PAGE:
The lead law enforcement agency investigating the shooting death of a New Jersey politician is going to unusual lengths to keep records about the slaying from becoming public.
The Middlesex County Prosecutor’s Office has stayed silent for nearly a week on the death of Eunice Dwumfour, the 30-year-old member of the Sayreville Borough Council who was found dead in her car on Feb. 1. On Tuesday, the agency asked a court to block the release of documents media organizations had requested under the state’s Open Public Records Act, including recordings of 911 calls, arrest reports and surveillance recordings.
Government transparency advocates say the unusual legal maneuver was likely meant to deter media and members of the public from asking for public records.
“That sounds like prosecutors gone wild,” said Walter Leurs, an attorney specializing in the public records law, known as OPRA. “It is extraordinarily rare for public agencies to affirmatively run to court in order to preemptively deny access to records.”
He described it as an “aggressive and unnecessary maneuver” — and one that could deter members of the public from seeking government records for fear of being taken to court.
The filing named journalists working for several media outlets, including Gothamist, the Associated Press, CBS, ABC and the Gannett newspaper chain.
Brynn Krause, a spokesperson for the prosecutor’s office, has refused to answer questions about the case since the morning of Feb. 2, when the agency identified Dwumfour as the victim of the shooting.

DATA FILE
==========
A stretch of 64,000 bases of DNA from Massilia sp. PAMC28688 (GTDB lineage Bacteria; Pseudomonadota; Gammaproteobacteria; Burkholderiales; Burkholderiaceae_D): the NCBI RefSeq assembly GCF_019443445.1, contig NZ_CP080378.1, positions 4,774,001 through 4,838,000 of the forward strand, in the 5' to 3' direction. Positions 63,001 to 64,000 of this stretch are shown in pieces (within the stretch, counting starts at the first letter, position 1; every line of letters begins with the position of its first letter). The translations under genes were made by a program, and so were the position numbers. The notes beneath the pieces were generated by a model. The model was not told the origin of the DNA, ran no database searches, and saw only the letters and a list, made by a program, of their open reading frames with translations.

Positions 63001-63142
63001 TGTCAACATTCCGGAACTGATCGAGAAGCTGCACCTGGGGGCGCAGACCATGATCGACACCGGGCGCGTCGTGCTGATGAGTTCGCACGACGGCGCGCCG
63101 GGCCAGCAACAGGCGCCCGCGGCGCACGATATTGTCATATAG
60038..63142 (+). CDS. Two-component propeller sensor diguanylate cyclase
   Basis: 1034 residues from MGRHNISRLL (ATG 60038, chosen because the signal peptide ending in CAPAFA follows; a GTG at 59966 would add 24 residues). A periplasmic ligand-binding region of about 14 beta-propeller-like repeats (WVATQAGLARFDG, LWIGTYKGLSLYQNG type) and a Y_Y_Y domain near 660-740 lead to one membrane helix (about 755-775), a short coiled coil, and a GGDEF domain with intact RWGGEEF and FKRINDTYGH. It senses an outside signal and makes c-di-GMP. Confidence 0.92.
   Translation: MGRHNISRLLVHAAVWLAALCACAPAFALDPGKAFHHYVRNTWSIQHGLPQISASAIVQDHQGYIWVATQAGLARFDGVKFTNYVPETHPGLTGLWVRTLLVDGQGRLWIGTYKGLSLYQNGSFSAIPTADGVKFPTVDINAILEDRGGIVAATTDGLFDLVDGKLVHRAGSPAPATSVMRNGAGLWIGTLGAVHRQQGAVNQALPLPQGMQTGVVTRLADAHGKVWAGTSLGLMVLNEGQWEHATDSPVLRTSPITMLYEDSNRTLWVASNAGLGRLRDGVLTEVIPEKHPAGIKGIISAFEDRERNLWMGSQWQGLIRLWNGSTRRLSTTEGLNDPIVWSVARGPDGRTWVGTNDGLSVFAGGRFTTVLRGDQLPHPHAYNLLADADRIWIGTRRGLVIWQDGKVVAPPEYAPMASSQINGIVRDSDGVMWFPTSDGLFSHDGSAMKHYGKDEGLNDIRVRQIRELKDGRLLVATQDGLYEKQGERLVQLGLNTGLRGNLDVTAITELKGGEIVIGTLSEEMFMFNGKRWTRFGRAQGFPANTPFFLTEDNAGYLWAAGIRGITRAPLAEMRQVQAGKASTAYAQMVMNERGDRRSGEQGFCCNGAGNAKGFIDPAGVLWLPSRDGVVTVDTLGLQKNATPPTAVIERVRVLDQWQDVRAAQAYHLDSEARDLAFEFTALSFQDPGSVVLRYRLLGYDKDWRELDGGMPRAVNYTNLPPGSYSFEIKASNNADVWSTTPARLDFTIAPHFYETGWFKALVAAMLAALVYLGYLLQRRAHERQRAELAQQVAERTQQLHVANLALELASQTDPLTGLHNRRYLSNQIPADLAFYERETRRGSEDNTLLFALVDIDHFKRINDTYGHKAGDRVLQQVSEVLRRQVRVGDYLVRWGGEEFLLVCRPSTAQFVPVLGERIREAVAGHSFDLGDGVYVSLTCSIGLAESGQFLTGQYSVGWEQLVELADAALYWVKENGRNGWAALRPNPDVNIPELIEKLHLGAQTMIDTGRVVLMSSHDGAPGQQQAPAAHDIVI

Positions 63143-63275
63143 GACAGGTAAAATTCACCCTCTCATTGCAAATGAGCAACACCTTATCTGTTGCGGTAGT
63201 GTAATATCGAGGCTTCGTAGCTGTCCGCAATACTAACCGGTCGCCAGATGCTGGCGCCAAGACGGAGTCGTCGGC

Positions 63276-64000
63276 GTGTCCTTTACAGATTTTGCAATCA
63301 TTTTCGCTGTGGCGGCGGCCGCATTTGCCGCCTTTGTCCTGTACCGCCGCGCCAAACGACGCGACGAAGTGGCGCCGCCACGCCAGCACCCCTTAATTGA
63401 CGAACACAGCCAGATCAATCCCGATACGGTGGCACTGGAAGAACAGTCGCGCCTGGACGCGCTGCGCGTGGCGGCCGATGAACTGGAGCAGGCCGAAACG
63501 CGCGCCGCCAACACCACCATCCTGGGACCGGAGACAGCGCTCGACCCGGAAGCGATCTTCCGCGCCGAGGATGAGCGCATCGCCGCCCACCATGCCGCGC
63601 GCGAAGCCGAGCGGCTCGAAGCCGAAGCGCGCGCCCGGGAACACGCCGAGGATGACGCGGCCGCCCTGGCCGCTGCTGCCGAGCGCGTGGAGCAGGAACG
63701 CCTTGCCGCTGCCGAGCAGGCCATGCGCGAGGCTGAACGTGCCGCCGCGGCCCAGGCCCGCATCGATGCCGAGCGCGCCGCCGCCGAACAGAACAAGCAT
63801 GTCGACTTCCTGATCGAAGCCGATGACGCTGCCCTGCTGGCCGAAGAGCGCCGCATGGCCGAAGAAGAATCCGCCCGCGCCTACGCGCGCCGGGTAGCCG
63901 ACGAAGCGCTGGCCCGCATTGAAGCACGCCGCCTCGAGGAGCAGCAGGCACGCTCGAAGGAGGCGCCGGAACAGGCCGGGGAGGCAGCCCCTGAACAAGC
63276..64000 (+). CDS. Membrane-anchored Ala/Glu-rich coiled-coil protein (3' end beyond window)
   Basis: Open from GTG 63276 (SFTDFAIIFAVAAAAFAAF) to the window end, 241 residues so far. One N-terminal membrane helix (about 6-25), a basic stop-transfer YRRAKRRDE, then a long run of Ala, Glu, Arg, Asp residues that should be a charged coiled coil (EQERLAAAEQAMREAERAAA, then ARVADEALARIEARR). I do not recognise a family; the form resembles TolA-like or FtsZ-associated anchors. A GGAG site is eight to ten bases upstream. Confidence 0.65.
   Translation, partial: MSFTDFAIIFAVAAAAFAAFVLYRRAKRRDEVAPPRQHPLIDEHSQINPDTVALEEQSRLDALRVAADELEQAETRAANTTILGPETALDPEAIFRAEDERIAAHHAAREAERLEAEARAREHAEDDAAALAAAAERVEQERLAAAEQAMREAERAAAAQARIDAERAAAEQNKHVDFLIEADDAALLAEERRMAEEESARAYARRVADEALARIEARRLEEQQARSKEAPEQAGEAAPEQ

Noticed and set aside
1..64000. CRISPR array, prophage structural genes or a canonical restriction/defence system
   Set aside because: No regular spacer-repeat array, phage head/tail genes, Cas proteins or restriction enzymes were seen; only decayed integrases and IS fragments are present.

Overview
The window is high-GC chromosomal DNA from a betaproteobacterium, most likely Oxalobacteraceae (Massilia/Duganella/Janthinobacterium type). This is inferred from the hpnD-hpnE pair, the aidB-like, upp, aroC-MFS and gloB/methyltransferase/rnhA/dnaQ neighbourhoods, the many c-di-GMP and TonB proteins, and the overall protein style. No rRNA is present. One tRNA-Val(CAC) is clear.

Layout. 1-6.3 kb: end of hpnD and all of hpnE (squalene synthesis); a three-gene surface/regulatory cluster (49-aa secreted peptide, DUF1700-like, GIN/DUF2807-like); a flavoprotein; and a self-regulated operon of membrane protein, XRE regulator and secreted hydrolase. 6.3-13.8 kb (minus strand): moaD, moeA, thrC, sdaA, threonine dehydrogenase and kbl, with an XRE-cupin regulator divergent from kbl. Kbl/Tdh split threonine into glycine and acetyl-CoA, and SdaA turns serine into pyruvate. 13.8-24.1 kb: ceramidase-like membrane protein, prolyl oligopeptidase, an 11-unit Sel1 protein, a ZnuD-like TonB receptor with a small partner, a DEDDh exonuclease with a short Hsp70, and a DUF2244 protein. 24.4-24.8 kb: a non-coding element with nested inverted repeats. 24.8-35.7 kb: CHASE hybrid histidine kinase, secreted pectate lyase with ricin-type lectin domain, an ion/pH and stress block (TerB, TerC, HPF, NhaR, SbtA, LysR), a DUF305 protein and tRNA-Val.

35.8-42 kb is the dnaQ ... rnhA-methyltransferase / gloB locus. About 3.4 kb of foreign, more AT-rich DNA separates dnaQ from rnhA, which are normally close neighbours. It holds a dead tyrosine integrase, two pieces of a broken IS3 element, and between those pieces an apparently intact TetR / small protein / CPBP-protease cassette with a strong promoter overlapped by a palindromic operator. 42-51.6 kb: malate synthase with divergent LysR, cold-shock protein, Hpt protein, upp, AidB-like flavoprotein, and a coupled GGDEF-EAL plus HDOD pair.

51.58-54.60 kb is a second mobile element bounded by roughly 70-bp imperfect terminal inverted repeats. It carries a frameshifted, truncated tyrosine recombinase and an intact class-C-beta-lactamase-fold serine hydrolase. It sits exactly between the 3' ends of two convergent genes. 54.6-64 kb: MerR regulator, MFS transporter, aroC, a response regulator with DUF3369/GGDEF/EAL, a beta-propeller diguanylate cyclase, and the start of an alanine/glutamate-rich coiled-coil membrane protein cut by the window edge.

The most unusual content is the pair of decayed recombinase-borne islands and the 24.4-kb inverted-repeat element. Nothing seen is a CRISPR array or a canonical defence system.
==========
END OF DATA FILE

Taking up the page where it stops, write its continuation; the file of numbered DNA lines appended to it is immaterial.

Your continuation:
Law enforcement authorities have refused to say if there are suspects in the shooting, if they have a suspected motive or if they believe there is an ongoing threat to the community. Krause’s emails to Gothamist have included a link to the prosecutor’s office’s Open Public Records Act request form.
It’s not unusual for law enforcement to deny requests for records, citing exemptions in the Open Public Records Act that allow some records to be withheld if their release could compromise an ongoing investigation or violate a privacy concern. When that happens, a requester can make an appeal through the state’s Government Records Council, or sue for the records in court.
However, it’s very unusual for a public agency to take someone to court for requesting a record, Leurs said.
“The way that records law is structured in New Jersey, the decision on whether and when to go to court always resides with a requester,” he said. “And it never resides with the public agency, ever.”
The filing, made in Middlesex County Superior Court, argues that denying public access to records is justifiable when disclosure would cause serious injury to a person or entity, or when a privacy interest substantially outweighs the presumption that records are meant to open to the public.
It says disclosing the records would harm the privacy of the deceased councilwoman and her family, and compromise prosecutors’ ability to secure a just conviction. It says the case would be “severely hampered” if possible suspects had access to the records.
The filing doesn’t explain why the prosecutor’s office didn’t simply deny any public records requests it thinks are exempt from disclosure under the law.
Walter Paff, a longtime transparency activist who maintains the collection of blogs at TransparencyNJ.com, described the maneuver as “heavy-handed.” It’s onerous enough for a media organization to defend itself in court, he said.
“It’s especially not fair when it’s an average citizen,” he said.
Agencies are required to say how release of a record could hamper an ongoing investigation — but Paff said not all records necessarily do. He cited, for example, the possibility of a 911 call reporting gunshots. Those calls often do not disclose any information that’s not already acknowledged publicly by law enforcement. They’re considered available to the public, though law enforcement may redact portions because of privacy reasons.
A court date on this issue is expected on Thursday.